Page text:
Dealership service departments have routinely used data to measure what works and what doesn't in their operations. But the effective use of numbers to help steer fixed ops decisions is even more crucial to pull some service departments out of a deep hole created by the coronavirus pandemic slowdown.
"Service departments are managing by the numbers — what to measure and how to measure it, what the key performance indicators are," Rick Wegley, an NCM Institute instructor for NCM Associates, Kansas City, Mo., said.
Manny Escalon, service director for Beck & Masten Buick-GMC South in Houston, said that is how he is making decisions these days.
"It's all about the metrics," he said.
For instance, Mr. Escalon says the coronavirus business slump this spring forced him to postpone adding a position to the dealership's business development center. He estimated the position would cost about $2,200 per month in salary and benefits.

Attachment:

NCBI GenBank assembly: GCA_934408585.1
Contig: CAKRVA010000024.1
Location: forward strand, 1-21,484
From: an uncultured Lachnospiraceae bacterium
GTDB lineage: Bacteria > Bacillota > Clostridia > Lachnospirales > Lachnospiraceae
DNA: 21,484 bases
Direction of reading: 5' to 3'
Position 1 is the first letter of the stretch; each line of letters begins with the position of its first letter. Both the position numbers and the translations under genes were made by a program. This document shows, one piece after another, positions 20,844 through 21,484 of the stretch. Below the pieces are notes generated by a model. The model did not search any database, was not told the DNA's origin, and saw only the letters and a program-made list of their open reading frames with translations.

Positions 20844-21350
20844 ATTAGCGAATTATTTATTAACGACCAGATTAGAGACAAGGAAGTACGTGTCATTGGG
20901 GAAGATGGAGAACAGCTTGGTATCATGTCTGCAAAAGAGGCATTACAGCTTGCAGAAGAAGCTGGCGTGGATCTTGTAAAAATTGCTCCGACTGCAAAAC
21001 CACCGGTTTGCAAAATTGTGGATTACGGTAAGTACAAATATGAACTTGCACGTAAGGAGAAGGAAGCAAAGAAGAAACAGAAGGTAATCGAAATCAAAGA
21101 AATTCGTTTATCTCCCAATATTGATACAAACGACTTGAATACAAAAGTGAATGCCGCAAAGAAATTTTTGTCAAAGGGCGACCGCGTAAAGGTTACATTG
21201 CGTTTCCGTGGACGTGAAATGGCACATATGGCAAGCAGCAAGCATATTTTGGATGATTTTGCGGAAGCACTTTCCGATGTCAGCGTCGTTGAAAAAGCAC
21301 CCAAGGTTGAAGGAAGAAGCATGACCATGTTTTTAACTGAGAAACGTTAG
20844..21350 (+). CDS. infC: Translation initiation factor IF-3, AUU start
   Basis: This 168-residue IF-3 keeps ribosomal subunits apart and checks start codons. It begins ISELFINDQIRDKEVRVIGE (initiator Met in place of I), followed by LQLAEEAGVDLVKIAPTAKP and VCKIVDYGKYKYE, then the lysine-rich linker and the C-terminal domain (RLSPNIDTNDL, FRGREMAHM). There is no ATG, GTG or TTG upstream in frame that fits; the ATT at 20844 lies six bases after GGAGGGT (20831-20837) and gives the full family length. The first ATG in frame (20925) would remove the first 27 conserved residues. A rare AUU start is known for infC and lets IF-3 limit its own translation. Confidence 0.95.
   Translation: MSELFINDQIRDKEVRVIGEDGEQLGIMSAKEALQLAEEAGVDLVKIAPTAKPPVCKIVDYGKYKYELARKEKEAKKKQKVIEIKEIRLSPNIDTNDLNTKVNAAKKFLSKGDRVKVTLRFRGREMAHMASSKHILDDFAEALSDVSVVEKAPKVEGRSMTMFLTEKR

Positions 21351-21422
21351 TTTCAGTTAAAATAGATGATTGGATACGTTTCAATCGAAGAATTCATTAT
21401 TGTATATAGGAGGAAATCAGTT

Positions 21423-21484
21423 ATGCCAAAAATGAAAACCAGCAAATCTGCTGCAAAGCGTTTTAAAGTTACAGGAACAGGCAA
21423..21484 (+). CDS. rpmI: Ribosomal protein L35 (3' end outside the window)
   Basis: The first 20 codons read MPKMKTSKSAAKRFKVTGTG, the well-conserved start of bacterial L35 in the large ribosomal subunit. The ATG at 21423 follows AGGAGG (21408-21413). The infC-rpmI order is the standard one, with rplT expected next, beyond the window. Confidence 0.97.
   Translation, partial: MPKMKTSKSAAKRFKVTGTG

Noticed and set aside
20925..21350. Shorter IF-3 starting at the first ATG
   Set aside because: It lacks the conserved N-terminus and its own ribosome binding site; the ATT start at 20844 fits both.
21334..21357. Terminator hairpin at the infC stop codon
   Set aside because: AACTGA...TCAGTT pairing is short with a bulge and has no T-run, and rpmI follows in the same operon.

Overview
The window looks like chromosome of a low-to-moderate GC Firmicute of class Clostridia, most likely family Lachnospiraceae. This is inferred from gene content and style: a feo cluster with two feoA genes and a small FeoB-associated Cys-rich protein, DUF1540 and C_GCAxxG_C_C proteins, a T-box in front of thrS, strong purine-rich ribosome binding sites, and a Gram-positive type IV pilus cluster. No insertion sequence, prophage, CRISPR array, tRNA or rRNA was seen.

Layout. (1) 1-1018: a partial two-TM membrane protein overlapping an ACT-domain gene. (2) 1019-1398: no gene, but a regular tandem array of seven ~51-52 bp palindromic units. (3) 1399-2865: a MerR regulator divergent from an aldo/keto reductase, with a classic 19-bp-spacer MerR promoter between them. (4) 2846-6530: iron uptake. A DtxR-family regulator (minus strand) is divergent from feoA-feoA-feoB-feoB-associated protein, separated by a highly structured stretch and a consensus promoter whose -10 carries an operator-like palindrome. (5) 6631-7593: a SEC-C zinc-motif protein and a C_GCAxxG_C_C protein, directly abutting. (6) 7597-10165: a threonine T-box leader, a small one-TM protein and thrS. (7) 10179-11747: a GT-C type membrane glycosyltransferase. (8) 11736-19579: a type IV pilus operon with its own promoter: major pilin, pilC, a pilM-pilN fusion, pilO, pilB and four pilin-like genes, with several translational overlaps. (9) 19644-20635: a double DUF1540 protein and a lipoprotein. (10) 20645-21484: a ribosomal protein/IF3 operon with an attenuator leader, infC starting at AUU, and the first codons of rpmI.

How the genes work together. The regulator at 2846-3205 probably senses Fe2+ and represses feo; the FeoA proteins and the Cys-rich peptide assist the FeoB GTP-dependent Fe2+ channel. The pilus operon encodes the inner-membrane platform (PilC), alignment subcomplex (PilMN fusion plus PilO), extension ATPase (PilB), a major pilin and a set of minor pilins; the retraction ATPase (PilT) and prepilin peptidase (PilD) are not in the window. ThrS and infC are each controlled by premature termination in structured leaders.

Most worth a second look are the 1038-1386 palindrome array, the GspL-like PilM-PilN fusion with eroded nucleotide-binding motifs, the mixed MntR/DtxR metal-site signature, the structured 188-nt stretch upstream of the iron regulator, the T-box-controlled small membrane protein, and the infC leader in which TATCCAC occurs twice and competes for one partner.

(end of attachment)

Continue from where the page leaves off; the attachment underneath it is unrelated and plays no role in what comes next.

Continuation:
By mid-July, performance data had improved enough to give him a green light, Mr. Escalon said. The dealership's service department was on pace to rack up 3,300 total repair hours for the month, about 10% ahead of its goal, he told Fixed Ops Journal. Looking at the numbers, Escalon expected the new position to produce appointments representing up to $30,000 per month in gross profit.
Dealership service departments around the country are going through a similar process — monitoring data on repair orders, labor hours per repair order and more. A primary task is to decide how many positions to add, or add back, when business rebounds.
"Say the dealership had to do some cutbacks from COVID," Mr. Wegley said. "Who do you eliminate? The lower-paid employees? The express-service staff? You get an uptick in productivity, but gross margins go down because you've got the higher-paid guys doing the express service."